Home runway, in central Ontario, Canada

“I do hope, that for the vast majority of takeoffs, the departure is planned to be along the runway heading, or very nearly so.”
Agree for almost all takeoffs.
There are 2 airfields which I use where I start a gentle turn once I cannot land on the runway remaining. Both because If I don’t turn, height will not increase as I climb due to rising ground. Both turning over the sea.

Maoraigh
EGPE, United Kingdom

Pilot_DAR wrote:

I do recognize that sailplane techniques may be different, I’m not a sailplane pilot. This discussion did originate on power plane techniques, and that is what I have commented….Is true for airplanes as it is for helicopters, just airplanes do not have a very slow speed side of the chart

Fixed-wings all fly the same: jets, aeroplanes and gliders it is just matter of time scale, range of hight, speeds and g-forces and how tight those corners…

How they get to plot such H-V graph? I don’t think the same way as exploring/expanding V-G flight envelopes
Any reasons (apart from those that apply to aeroplanes) why a helicopter can’t cope with V=120kt at H=20ft ?

Last Edited by Ibra at 13 Feb 22:56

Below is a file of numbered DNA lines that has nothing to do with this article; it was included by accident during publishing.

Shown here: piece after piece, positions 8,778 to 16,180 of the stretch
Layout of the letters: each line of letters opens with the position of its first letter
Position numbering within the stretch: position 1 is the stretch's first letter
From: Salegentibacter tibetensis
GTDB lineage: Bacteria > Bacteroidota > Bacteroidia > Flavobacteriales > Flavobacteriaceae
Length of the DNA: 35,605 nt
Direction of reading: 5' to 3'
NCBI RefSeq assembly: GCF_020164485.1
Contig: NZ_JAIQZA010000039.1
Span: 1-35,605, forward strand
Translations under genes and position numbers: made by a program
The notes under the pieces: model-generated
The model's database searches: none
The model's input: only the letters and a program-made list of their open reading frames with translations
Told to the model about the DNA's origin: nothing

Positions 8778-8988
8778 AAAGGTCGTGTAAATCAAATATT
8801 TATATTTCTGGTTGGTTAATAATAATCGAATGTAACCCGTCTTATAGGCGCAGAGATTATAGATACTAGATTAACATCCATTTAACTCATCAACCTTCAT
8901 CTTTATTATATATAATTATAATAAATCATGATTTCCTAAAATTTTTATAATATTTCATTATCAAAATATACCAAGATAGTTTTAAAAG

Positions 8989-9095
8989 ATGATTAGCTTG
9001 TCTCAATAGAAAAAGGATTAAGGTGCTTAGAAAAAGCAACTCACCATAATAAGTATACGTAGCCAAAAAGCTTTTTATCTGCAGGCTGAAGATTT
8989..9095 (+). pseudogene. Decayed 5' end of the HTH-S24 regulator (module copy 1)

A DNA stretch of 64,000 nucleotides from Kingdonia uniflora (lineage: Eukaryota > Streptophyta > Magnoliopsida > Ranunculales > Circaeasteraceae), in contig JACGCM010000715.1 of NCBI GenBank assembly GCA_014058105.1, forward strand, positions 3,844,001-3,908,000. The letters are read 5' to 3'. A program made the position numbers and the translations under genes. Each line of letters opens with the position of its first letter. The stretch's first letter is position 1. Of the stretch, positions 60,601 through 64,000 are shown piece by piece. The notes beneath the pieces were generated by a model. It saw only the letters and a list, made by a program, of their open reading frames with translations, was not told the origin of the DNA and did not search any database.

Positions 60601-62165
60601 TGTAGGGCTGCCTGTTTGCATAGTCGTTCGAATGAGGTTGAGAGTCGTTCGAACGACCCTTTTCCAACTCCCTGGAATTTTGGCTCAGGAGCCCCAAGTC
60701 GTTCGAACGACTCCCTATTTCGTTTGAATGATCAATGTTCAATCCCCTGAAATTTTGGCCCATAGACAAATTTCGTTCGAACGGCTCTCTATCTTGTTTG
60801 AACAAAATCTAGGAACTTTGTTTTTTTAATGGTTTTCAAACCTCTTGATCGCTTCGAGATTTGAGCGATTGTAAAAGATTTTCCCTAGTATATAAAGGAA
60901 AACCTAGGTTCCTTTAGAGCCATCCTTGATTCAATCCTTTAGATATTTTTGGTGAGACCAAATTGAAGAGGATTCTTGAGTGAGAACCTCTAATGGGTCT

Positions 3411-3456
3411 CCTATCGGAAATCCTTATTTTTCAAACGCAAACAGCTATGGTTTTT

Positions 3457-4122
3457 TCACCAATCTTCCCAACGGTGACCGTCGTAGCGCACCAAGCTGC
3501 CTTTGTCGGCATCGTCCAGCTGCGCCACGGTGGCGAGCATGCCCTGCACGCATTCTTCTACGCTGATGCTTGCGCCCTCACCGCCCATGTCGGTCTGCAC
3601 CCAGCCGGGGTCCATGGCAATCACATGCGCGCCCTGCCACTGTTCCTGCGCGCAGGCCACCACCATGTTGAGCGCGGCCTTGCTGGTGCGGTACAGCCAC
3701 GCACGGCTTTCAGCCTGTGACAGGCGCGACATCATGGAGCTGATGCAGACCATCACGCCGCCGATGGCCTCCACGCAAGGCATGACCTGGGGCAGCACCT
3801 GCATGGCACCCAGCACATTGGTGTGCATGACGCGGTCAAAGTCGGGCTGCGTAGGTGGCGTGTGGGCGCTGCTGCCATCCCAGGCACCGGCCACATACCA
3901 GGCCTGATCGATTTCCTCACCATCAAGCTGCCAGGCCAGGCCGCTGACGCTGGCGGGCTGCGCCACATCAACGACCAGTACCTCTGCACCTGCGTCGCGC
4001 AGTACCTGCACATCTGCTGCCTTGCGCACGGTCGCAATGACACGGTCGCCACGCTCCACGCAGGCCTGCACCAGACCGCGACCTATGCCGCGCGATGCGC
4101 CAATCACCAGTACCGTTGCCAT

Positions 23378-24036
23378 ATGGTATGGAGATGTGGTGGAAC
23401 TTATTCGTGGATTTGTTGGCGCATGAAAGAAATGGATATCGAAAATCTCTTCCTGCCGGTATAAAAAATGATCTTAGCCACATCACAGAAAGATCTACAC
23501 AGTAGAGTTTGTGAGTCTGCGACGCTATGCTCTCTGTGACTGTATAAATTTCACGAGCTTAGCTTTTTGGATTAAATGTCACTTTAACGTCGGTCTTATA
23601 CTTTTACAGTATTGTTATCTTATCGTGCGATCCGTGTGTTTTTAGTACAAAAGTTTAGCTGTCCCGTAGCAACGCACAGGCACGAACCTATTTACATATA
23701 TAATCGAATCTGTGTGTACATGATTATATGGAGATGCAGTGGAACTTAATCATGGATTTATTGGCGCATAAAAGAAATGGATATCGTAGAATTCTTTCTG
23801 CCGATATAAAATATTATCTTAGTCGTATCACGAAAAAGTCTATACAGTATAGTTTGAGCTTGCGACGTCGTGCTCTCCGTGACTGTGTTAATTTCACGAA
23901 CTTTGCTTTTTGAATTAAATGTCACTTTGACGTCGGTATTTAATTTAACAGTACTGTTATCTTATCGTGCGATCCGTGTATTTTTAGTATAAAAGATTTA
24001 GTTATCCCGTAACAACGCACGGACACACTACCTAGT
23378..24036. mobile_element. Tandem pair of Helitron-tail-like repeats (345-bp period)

EGSX, United Kingdom

Ibra wrote:

Any reasons (apart from those that apply to aeroplanes) why a helicopter can’t cope with V=120kt at H=20ft ?

Pilot reaction time if something bad happens.

ESKC (Uppsala/Sundbro), Sweden

Airborne_Again wrote:

Pilot reaction time if something bad happens.

That is no different than low flying in aeroplanes then, I was thinking of something specific to helicopters (e.g. aerodynamic flutter near the ground?)

EGSX, United Kingdom

Maoraigh wrote:

There are 2 airfields which I use where I start a gentle turn once I cannot land on the runway remaining. Both because If I don’t turn, height will not increase as I climb due to rising ground. Both turning over the sea.

Yup, I know a few!

Ibra wrote:

How they get to plot such H-V graph? I don’t think the same way as exploring/expanding V-G flight envelopes

Pretty well, it’s rather scary stuff. I’ve done the low altitude side of the testing, but not the high altitude side. You get to a point where you decide that any more into the “curve” (on the chart), and a safe cushioned landing is not assured.

Ibra wrote:

Any reasons (apart from those that apply to aeroplanes) why a helicopter can’t cope with V=120kt at H=20ft ?

The helicopter pilot must purposefully enter autorotation. Some helicopters also have a maximum speed for entry into autorotation. In an airplane, the pilot just keeps doing what they’re doing, other than to know that they’re about to land somewhere in front!

Home runway, in central Ontario, Canada